Forces That Cause Change | Forces & Motion | Physics | FuseSchool

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So what exactly is a force?
A force is just a push or pull in a particular direction.
Whenever you push or pull something, you are exerting a force on it.
The forces that you exert can cause three things:
1. They can change the shape of an object.
2. They can change the speed of an object.
3. A force can change the direction in which something is traveling.
If a force changes both the speed and the direction of an object, then we say its velocity has been changed. This is because velocity is a vector quantity, that measures both the speed and the direction.
Changes in shape can mean a variety of things. Objects can be stretched, bent, or compressed.
When an object changes shape we say it is deformed. There are two types of deformation:
1. Elastic deformation
2. Plastic deformation
In elastic deformation the object returns to its original shape when the force has been removed. In plastic deformation the material does not return to its original shape when the force has been removed.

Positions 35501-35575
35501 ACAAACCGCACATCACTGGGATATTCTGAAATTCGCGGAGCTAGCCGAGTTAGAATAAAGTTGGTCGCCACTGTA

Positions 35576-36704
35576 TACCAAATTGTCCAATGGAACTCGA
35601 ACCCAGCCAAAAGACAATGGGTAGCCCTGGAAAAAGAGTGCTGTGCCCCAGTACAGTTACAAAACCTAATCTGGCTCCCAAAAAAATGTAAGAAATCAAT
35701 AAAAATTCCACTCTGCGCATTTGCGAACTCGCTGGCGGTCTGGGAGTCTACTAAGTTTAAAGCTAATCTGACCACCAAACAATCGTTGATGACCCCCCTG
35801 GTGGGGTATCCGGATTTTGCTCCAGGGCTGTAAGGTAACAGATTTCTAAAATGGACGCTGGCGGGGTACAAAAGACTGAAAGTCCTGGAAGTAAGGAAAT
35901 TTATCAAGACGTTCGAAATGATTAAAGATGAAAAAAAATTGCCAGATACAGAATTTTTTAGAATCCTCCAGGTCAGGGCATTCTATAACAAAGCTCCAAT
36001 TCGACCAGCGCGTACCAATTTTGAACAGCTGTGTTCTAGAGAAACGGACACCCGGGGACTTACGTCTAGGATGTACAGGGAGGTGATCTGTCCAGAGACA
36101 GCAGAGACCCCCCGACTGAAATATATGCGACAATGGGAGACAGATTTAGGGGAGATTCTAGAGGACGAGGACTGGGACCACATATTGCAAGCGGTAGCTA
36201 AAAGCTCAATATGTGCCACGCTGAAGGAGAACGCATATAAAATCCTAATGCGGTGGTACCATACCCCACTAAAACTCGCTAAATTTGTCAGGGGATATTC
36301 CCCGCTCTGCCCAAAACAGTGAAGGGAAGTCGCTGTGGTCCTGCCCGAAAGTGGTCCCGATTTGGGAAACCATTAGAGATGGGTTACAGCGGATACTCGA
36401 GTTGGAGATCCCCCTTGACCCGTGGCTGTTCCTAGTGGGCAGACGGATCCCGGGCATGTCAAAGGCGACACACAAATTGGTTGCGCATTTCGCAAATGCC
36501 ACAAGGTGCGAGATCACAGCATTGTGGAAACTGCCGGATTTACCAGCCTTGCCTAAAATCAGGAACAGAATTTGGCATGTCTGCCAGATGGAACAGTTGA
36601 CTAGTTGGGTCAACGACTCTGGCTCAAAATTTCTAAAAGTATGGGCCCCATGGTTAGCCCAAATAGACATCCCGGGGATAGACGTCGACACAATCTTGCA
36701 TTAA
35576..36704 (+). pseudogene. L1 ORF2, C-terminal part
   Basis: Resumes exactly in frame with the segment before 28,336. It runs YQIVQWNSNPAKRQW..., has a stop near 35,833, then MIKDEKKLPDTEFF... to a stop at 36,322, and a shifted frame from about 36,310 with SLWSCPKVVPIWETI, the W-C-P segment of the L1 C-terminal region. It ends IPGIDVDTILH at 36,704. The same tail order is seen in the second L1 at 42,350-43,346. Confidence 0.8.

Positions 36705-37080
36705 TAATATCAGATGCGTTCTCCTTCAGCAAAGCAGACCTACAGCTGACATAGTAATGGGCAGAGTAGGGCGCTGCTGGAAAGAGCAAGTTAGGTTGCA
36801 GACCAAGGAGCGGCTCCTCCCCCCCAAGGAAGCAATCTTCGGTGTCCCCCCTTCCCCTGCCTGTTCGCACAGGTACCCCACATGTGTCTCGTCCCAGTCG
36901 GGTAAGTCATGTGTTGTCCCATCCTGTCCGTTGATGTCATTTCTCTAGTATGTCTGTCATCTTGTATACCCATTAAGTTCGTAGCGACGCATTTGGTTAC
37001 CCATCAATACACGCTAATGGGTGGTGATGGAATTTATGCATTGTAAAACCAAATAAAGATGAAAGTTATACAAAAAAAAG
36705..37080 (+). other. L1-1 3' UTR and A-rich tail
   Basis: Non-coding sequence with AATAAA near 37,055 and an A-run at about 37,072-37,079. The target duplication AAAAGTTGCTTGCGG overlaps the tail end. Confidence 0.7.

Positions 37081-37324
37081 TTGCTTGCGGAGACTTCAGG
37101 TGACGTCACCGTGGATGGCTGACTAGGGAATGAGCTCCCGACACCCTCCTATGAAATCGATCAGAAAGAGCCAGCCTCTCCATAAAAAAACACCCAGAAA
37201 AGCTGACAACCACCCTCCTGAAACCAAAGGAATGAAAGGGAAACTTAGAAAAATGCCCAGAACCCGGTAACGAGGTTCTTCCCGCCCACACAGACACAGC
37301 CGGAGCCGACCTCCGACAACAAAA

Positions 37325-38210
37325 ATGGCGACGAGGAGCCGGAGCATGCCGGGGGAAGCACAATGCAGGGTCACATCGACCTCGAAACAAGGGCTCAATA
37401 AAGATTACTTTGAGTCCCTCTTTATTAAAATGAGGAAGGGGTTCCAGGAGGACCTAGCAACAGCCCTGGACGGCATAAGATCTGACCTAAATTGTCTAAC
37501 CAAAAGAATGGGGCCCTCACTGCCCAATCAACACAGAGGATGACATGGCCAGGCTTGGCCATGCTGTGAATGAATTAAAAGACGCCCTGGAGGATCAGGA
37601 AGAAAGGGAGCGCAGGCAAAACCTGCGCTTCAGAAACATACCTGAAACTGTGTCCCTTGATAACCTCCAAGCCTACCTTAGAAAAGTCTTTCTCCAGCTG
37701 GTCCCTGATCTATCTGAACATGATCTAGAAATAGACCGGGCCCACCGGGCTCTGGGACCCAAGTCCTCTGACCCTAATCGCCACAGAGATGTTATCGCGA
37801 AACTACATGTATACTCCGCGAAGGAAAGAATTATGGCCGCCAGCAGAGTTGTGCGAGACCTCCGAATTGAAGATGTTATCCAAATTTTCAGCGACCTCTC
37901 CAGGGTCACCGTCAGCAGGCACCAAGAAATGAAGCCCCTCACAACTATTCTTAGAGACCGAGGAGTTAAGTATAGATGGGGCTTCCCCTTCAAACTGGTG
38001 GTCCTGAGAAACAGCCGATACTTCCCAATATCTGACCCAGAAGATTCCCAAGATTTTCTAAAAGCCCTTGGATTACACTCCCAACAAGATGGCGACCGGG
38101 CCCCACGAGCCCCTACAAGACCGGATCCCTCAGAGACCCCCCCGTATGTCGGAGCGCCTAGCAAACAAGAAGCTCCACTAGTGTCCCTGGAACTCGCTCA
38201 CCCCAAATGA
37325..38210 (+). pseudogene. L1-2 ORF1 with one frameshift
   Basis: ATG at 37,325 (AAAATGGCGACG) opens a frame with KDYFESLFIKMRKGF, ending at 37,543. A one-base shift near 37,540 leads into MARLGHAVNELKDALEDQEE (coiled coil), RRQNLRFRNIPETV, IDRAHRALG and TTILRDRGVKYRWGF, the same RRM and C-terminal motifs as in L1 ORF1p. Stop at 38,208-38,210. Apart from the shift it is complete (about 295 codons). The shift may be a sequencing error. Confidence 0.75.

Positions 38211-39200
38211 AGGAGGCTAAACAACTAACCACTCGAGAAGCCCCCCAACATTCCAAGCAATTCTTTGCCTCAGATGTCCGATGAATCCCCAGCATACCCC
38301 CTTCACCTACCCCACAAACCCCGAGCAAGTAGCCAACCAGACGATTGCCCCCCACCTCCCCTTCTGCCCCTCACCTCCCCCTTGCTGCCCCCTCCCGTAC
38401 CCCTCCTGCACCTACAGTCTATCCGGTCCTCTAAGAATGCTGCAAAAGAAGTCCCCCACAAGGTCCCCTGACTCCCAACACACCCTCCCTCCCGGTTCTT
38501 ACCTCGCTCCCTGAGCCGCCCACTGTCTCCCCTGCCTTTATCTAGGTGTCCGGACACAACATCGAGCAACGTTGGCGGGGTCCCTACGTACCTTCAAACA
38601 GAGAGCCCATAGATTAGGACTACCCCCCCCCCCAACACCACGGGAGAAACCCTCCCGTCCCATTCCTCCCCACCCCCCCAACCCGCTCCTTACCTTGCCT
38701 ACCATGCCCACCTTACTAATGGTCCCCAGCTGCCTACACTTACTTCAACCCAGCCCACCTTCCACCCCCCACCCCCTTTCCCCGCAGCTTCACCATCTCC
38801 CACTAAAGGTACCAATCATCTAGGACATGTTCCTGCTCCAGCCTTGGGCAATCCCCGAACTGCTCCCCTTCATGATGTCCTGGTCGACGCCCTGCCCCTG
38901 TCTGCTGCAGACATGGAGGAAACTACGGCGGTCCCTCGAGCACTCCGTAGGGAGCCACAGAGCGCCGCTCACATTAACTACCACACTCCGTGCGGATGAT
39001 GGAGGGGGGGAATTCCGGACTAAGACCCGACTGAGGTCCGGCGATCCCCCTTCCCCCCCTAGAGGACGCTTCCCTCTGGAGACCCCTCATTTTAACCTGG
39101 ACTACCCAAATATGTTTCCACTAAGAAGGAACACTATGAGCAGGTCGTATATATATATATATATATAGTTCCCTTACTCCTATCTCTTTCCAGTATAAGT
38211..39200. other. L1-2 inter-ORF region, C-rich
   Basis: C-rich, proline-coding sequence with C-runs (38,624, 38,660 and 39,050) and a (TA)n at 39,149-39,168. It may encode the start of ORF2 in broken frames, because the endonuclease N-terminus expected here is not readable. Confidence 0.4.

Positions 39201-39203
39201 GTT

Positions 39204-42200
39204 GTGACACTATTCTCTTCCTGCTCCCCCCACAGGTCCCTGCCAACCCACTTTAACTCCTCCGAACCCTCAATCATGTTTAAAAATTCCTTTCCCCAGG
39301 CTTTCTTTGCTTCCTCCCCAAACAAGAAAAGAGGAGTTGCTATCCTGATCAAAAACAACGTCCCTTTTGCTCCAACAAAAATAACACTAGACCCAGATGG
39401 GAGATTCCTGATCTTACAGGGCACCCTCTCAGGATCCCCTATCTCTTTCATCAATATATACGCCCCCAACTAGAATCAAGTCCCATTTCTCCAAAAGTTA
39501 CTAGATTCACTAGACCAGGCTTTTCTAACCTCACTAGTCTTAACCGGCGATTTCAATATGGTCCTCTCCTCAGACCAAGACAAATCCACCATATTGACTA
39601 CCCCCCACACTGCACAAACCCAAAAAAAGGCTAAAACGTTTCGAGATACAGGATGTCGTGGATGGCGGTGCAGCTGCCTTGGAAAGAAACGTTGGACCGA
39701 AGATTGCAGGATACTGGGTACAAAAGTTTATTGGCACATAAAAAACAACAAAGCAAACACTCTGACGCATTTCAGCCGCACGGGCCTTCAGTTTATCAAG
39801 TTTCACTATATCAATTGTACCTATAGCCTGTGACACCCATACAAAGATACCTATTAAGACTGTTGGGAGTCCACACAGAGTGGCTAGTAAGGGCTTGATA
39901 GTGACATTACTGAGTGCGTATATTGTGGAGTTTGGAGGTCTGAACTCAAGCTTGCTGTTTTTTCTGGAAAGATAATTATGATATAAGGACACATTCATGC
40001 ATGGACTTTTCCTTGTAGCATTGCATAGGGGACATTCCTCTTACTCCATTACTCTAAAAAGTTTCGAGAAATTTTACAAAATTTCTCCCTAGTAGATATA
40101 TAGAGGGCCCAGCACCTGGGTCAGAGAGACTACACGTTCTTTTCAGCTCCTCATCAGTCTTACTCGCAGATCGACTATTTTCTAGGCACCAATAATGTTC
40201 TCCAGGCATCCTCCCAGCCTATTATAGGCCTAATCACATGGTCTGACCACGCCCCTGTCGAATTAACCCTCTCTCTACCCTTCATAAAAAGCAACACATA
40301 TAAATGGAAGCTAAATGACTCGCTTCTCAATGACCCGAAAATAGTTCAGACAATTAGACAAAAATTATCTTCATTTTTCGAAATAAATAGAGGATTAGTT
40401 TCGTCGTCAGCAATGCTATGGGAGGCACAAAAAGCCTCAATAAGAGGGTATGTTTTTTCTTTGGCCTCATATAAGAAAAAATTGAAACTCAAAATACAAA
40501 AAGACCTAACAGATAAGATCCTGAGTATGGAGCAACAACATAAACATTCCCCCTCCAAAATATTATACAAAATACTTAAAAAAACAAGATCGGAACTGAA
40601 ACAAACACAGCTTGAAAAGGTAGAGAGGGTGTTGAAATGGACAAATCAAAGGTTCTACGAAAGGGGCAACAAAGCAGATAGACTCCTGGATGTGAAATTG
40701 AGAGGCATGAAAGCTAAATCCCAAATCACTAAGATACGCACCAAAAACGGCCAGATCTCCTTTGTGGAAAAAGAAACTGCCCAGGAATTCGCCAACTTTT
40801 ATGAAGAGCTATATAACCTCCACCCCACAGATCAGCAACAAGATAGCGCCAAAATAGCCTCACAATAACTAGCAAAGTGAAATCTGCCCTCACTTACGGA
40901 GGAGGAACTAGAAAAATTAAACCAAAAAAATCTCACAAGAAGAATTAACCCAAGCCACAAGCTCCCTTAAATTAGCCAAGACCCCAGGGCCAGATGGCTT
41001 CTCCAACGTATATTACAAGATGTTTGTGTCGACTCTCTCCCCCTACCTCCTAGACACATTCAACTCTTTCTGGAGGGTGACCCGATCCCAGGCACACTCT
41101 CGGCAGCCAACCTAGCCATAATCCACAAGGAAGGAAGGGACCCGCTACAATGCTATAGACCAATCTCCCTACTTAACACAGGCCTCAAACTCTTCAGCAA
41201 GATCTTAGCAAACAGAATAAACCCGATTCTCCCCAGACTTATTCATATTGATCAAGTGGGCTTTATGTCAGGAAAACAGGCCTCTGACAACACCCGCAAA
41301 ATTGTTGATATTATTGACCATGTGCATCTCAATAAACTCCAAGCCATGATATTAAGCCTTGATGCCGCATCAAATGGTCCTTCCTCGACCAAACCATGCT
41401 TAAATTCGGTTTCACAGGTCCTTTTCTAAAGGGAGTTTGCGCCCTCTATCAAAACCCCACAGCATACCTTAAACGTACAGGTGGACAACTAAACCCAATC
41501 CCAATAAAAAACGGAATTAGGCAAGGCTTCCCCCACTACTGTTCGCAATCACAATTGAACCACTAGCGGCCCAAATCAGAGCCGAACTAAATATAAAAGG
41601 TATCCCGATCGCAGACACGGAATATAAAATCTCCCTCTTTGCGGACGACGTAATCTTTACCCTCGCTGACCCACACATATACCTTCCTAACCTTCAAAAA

This graph shows a force extension curve for deformation. Objects deform elastically... until they reach their elastic limit - or yield point. When the elastic limit has been exceeded objects deform plastically.
You know when you stretch your elastic band, and it pings back to shape. That’s elastic deformation. But when you stretch it too far… and it then doesn’t go back to it’s starting shape. It’s now an overstretched ‘saggy’ elastic band. That’s because we reached it’s elastic limit - or yield point. And the band deforms plastically. And if we stretch it too far it breaks, that’s the rupture point.
We can also see the yield point - or elastic limit - in a classroom by applying extra weights to a spring, until the spring doesn’t return to its starting shape.
Credits:
Design & Animation: Bing Rijper
Narration: Dale Bennett
Script: Bethan Parry
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